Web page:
Many themes emerged: to offer a diverse learning environment that nurtures and affirms the whole person; a sporting and cultural environment that acknowledges and recognises the equal importance of both; science and technology that is innovative and leading edge; pastoral care that builds the leader in every learner and acknowledges the uniqueness in every individual. Previously 'no go' areas such as co-education, alternative sports, diverse religious teaching and practice, and a majority black student population were vigorously represented in the collated data, and openly and constructively explored in the design phase. The inclusive and democratic AI approach successfully disarmed determined lobby groups and encouraged a 'both/and' mindset that allowed options to be jointly explored. In some cases contradictory desired futures were both explored until a consensus was reached on a 'third way' which met the needs of all stakeholders, while in others, both futures were taken forward with the confidence that the system would determine which prevailed.

The magic that occurs when bringing whole systems together to work affirmatively on the future, resulted in 350 South Africans searching, with heartfelt intention, for ways to serve the greater good. The school recognised that it's greatest asset might be a spiritual foundation and a school community that reflected Bishop's roots in the rich heritage of our South African society; in a willingness and competence to value, celebrate, learn and live in a context of religious and cultural diversity.

This was echoed in the macrotrend scan by the Provincial Minister of Education who used the analogy of a 'Gilded Cage' against the backdrop of the recent September 11th attacks, to describe how an independent and privileged social system such as Bishops, could easily turn inwards in times of change, preferring to ignore mounting anger and poverty beyond its boundaries. She instead, encouraged the positive yet more difficult choice of the 'Friendly Planet', in which there is a conscious effort to reach out, find common ground, and collaborate in the creation of a sustainable future that ensures the well-being and security of all. The National Minister of Education, Kader Asmal called the school's embarkation on the 2010 journey 'profoundly unconservative' and appealed to Bishops to work towards peace, friendship and reconciliation and in so doing, help South Africans heal the scars of past conflicts and build a common destiny together.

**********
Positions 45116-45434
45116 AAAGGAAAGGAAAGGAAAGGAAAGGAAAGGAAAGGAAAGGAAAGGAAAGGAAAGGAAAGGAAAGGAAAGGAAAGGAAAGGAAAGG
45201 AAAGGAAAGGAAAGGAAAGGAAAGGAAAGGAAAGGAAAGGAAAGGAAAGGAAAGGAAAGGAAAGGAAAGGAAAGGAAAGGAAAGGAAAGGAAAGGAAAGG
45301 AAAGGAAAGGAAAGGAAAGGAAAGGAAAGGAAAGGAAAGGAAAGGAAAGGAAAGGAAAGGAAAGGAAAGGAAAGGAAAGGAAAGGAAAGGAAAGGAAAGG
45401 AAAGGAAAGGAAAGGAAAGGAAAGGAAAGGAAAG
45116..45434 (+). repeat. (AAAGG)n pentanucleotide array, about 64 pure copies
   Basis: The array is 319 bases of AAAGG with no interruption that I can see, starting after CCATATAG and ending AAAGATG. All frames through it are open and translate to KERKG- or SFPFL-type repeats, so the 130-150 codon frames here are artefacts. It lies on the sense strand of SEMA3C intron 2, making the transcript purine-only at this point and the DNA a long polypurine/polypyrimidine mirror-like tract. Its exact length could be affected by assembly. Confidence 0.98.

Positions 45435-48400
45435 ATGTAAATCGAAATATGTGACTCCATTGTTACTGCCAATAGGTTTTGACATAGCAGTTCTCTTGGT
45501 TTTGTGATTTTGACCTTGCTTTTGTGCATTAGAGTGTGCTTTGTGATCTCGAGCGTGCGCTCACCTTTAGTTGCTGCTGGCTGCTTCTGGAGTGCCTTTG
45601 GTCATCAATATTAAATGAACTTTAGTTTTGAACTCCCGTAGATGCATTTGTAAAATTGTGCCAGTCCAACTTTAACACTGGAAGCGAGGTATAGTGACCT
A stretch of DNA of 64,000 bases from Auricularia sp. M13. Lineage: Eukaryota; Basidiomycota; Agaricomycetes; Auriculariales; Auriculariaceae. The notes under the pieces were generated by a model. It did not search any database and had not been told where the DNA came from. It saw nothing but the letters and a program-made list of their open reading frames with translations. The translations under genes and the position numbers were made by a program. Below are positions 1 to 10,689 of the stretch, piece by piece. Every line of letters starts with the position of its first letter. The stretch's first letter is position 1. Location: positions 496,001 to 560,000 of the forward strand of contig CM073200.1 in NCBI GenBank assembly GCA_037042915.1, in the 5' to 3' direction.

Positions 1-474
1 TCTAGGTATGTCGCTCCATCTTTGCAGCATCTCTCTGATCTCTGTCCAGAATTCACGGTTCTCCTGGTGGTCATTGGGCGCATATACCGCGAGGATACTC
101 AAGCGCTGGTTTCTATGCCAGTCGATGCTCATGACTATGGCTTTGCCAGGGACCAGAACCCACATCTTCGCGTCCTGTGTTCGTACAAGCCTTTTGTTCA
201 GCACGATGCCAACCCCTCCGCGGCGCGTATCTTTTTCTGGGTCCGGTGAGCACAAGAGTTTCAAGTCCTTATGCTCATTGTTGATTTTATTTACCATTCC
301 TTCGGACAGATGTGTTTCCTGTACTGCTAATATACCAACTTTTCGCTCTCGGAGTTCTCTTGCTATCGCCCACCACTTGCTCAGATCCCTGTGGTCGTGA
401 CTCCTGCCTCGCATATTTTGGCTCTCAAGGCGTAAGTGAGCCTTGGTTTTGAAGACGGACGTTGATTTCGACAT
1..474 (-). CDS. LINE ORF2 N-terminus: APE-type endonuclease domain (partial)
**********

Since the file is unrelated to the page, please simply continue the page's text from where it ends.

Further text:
Six months later, the positive and urgent energy for change can be felt in every facet of the school community; over 25 of the conference proposals have been implemented, new appointments in support of initiatives approved and real efforts to engage with the community undertaken. A website dedicated to the 2010 initiative ( has been created and a 2010 newsletter is distributed quarterly. The 2010 vision statement now ratified by the school council, is underpinned by four governing principles: Serving South Africa, Celebrating inclusiveness, Welcoming diversity and Nurturing the individual.

So what have been our learnings? That 350 people in one room can make magic when they are invited to give full voice to their ideas and hopes; that stories create a sense of history and meaning; that articulating tangible and intangible assets in place of drafting disabling lists of 'problems' empowers the community. That the voice and presence of the youth reconnects us with a deeper life purpose, that a compelling and collectively created vision is more likely to sustain change and that the more diverse the perspectives, the more robust the outcomes. The Chairman of the school council had this to say: "The conference exceeded my hopes and expectations by a long way. In the first instance it was a bold and risky move, one which could have had all sorts of consequences, and still may, but a move and a process that we had to trust because it had all the hallmarks of rightness about it. This extraordinary experience is without doubt a turning point for Bishops - we will never be the same again, and that is very good."